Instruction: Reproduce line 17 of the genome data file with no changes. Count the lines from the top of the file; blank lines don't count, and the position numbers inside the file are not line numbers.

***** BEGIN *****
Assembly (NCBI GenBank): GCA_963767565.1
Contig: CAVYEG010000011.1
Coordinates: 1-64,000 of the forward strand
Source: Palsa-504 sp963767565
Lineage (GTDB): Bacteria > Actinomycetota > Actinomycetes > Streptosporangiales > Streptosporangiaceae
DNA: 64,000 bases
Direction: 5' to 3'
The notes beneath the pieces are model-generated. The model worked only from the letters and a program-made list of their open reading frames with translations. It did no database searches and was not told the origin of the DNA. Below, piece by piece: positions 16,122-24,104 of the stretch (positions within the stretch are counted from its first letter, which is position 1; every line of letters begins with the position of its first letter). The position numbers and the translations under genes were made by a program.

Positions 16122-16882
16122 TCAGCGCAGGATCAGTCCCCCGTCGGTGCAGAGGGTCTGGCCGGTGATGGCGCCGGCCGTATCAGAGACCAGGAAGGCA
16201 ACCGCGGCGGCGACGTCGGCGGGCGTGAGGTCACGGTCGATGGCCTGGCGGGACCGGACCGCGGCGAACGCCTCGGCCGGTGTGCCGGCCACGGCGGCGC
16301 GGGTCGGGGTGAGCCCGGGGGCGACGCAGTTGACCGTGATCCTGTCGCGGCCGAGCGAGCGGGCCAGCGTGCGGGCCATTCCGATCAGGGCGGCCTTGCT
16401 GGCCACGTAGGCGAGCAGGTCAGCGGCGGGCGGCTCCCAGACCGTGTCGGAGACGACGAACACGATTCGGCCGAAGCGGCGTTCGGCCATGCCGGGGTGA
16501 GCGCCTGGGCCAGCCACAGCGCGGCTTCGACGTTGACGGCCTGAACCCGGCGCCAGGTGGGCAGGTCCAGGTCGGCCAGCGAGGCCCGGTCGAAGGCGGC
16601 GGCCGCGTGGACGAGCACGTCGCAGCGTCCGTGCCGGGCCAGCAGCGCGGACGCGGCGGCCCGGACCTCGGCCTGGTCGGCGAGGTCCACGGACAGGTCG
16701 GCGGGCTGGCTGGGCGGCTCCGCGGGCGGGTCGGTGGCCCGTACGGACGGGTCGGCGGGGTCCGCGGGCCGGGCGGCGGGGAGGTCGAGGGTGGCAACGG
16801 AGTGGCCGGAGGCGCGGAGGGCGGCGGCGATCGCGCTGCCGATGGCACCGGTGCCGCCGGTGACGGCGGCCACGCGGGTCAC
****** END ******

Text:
16801 AGTGGCCGGAGGCGCGGAGGGCGGCGGCGATCGCGCTGCCGATGGCACCGGTGCCGCCGGTGACGGCGGCCACGCGGGTCAC